The Magdalena Atlazolpa neighborhood is one of the 15 original settlements of Iztapalapa. These are among the oldest in an already very old part of the City. Like neighboring Aculco, it was a tiny island in Lake Texcoco during the ancient period.
The Nahuatl name derives from the old place name, Atiazolpa or Atlazolpan meaning defensive darts. The zolli denotes the darts were old or used and thus the name is rather roughly translated as “on top of the old darts.” It’s often noted that Atlazol was also the grandson of Ocelopan, a nableman from Tenochtitlan. The town name could be related to his rule here.
The Magdalena Temple dates from construction in the 16th, 19th, and 20th centuries. It appears on a map of Culhuacán from 1580. Inside, a painting of the Virgin of the Candelaria is often noted as particularly relevant. The atrial cross is too. That dates from the 16th century.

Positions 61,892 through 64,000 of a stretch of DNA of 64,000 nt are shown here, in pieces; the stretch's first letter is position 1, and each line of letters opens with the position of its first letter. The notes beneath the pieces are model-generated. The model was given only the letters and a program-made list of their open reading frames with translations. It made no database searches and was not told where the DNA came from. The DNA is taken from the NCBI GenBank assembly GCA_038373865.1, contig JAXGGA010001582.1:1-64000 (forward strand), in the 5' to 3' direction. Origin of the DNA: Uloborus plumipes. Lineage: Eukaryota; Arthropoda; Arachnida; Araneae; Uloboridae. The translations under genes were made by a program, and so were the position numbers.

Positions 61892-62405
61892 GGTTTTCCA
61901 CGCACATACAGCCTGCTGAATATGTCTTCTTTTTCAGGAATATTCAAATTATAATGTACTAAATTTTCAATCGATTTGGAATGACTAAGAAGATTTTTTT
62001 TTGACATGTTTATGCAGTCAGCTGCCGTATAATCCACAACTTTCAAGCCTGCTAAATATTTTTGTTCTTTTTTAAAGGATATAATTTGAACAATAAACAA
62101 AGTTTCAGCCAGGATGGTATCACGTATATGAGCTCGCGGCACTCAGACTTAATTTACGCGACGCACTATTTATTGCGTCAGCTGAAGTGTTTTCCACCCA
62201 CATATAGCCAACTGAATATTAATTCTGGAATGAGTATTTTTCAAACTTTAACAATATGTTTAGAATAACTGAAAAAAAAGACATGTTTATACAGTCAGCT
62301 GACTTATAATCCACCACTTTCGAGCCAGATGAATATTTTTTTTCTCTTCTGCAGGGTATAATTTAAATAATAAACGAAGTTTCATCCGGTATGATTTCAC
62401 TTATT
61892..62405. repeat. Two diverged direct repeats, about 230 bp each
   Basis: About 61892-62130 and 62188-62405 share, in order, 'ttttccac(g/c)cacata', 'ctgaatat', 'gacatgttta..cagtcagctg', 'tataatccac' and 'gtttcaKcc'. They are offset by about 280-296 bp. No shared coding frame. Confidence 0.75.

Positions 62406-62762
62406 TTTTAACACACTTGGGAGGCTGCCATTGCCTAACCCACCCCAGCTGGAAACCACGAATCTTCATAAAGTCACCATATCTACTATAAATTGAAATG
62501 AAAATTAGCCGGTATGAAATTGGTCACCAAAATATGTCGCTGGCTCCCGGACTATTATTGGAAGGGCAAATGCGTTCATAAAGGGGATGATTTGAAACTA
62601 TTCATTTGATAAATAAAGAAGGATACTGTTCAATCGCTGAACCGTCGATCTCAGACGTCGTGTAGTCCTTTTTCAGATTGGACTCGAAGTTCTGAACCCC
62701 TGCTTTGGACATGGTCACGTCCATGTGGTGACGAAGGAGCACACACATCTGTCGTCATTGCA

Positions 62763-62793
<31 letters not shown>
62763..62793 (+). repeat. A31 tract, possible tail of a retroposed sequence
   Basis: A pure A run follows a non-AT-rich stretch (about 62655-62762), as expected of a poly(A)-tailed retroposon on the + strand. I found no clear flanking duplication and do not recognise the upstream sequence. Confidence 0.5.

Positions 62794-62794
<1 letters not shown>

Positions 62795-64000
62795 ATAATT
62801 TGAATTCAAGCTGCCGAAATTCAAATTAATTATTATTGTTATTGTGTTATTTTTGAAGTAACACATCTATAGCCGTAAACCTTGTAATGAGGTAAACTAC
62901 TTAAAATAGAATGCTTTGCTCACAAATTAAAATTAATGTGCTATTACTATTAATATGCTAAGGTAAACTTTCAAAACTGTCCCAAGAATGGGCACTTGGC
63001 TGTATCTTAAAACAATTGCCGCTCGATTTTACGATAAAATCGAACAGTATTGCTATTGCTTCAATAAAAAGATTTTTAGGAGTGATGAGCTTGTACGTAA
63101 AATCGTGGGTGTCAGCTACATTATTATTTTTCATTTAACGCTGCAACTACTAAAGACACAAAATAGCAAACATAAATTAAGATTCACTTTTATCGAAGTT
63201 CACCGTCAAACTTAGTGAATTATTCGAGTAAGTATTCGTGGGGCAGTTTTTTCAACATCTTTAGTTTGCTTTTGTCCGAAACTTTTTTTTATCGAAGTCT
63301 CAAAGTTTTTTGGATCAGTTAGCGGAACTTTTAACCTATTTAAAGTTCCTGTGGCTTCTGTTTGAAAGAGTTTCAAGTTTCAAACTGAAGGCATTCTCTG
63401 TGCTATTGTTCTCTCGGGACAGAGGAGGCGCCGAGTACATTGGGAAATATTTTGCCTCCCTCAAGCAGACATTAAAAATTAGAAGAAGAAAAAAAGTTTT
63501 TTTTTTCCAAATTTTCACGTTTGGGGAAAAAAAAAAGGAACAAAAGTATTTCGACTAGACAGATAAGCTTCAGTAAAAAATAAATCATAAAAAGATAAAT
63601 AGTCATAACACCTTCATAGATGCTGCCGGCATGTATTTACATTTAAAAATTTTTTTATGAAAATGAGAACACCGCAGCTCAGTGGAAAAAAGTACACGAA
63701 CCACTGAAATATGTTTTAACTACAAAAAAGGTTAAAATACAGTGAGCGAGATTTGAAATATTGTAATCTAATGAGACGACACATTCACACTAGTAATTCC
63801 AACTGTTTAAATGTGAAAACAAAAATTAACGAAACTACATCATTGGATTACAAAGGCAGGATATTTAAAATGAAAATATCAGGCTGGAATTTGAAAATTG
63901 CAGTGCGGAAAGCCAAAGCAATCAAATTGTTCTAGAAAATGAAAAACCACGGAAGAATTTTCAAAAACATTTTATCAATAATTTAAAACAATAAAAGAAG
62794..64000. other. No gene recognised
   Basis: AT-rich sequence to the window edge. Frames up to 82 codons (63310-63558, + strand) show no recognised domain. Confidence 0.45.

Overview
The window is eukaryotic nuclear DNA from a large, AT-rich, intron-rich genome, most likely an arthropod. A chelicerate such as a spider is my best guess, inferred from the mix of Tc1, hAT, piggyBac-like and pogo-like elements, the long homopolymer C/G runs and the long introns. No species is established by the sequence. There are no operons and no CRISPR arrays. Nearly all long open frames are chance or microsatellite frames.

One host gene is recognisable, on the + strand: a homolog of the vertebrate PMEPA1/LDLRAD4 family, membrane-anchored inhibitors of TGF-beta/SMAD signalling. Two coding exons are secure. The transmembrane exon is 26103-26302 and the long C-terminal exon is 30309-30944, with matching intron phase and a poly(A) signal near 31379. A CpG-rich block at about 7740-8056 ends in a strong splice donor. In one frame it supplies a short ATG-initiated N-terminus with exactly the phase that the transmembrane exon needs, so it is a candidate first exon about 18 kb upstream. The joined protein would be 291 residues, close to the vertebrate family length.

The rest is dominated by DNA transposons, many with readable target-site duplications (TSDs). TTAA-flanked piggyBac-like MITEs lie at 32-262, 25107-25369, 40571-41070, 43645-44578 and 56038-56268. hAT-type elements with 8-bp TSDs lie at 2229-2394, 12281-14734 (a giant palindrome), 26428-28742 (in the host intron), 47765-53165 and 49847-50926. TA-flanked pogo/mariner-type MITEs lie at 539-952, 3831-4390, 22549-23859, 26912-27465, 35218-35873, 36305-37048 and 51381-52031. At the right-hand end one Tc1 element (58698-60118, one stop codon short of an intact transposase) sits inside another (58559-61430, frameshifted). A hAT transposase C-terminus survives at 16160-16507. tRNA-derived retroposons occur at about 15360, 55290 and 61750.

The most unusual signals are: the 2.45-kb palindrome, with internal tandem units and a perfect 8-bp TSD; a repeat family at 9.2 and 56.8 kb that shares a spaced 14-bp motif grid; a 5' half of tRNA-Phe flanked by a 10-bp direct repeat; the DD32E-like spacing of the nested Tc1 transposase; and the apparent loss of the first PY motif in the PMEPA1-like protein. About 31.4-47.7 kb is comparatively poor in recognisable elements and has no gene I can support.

The Magdalena Atlazolpa is in remarkably good condition. The atrium is well preserved even lacking any atrial wall. The welcoming neighborhood market, the Mercado Sifón is less than a bock north of the parish church. Together they constitute what can still be considered the very center of town.
Sources cited on this page:
Ángel Guadalupe Guzmán Camarillo: Cuadernos
de educación sindical # 76, Estudio de los
nombres geográficos de la delegación iztapalapa,